MOSCOW, December 22. /TASS/. The Russian deputy prime minister in charge of space and defense industry, Dmitry Rogozin, has decided to adopt a dog, who took part in a recent scientific experiment to demonstrate Russia’s new liquid breathing technology.
A dachshund named Nikolas was used in a recent demonstration of the liquid breathing technology, developed by Russian scientists. During the experiment, attended by Serbian President Aleksandar Vucic, the dog was put headfirst into a tank with oxygen-rich liquid. The video of the experiment shows that Nikolas was panicking and struggling to get out, before his lungs were filled with the liquid and he started breathing normally again.
"Yes, indeed, Dmitry Olegovich [Rogozin] asked to give this dog to him. He wants to take him home," a source at the deputy premier’s office told TASS. Rogozin already has a pet dog - a German Shepherd named Ponchik.
Many animal rights activists criticized the experiment as bordering on animal cruelty. Commenting on the accusations, Rogozin wrote in his Twitter that "our brave [animal] friends save human lives, that’s why such research should be treated with understanding and support for scientists, who have finally been able to solve the task inherited from the Soviet Union."
Serbian President Vucic, who examined the dog after the experiment, said the animal "not only survived, but also was in a good mood."
"There is no reason for people to get worry, this wonderful dog was in perfect condition, and quite lively. The scientists demonstrated that an animal can breathe some kind of liquid instead of air. After several moments of panic, the dog got used to this condition without any problems," the Politika newspaper quoted Vucic as saying.
The liquid breathing technology, developed by Russian scientists, enables a normally air-breathing organism to breathe an oxygen-rich liquid instead. The technology can be used in various spheres, including deepwater diving and rescue of submarine crews, as well as for the treatment of pre-term neonates and people with various types of breathing problems.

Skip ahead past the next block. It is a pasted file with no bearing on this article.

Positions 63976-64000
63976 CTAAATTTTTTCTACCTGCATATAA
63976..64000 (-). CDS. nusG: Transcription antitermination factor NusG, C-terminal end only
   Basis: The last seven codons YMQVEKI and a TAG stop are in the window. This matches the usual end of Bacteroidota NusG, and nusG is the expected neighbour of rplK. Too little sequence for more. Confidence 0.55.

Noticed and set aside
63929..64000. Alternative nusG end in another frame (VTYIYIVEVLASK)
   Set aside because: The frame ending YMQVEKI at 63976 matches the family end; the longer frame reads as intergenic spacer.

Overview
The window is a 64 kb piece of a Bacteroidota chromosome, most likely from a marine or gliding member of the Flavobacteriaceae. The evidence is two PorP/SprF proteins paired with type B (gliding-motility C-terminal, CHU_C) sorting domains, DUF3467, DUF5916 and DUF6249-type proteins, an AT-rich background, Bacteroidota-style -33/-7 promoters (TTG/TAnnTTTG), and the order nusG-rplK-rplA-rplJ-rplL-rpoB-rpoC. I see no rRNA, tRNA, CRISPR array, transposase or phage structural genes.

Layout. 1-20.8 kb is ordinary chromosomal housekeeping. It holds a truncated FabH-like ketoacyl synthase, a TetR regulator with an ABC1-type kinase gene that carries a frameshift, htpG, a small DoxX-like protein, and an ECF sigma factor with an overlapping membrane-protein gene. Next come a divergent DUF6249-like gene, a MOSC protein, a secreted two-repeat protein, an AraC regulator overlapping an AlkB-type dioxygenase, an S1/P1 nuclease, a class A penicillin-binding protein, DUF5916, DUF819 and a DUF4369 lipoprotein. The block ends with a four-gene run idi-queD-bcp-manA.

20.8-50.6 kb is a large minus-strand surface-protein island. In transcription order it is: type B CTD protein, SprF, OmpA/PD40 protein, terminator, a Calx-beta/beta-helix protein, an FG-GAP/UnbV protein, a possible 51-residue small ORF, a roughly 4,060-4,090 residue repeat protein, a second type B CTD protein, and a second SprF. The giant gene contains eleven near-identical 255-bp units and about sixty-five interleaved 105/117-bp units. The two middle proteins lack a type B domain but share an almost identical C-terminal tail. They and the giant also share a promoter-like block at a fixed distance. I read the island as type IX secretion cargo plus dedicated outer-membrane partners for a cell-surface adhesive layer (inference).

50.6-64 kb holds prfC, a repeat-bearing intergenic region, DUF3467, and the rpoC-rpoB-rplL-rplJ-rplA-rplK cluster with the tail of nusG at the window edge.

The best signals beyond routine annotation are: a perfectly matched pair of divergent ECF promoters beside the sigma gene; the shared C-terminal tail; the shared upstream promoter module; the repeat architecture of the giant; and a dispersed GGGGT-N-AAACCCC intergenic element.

"There are liquids that can be enriched with oxygen to the point when they can meet a living body’s oxygen demand by circulating in lungs instead of air. If a person breathes such liquid, he will not suffer from the decompression sickness," said Anton Tonshin, a scientist who heads the liquid breathing lab at Russia’s Izmerov Research Institute of Occupational Health.
So far, the technology was tested on dogs and small mammals, such as hamsters. However, scientists do not rule out that it may be tested on apes and, subsequently, on humans.
"I wish we could [test this technology on humans] as soon as possible, because this is a serious technology that can save human lives. But no timeframe has been set yet. I think that human testing is unlikely to take place in 2019," Tonshin said, adding that it was possible that the technology will be tested on humans in 2020.
"At the moment, we found no harm for health. This technology has all chances to eventually be applied to humans," the scientist added.
Tonshin said that although the scientific team was absolutely sure that the experiment was safe, a group of vets was present during the test to provide any aid if necessary.
He added that all lab dogs who took part in similar experiments were alive and well.
"We monitored their condition for a while to make sure their health is out of danger. After that, the dogs are given up for adoption," the researcher said.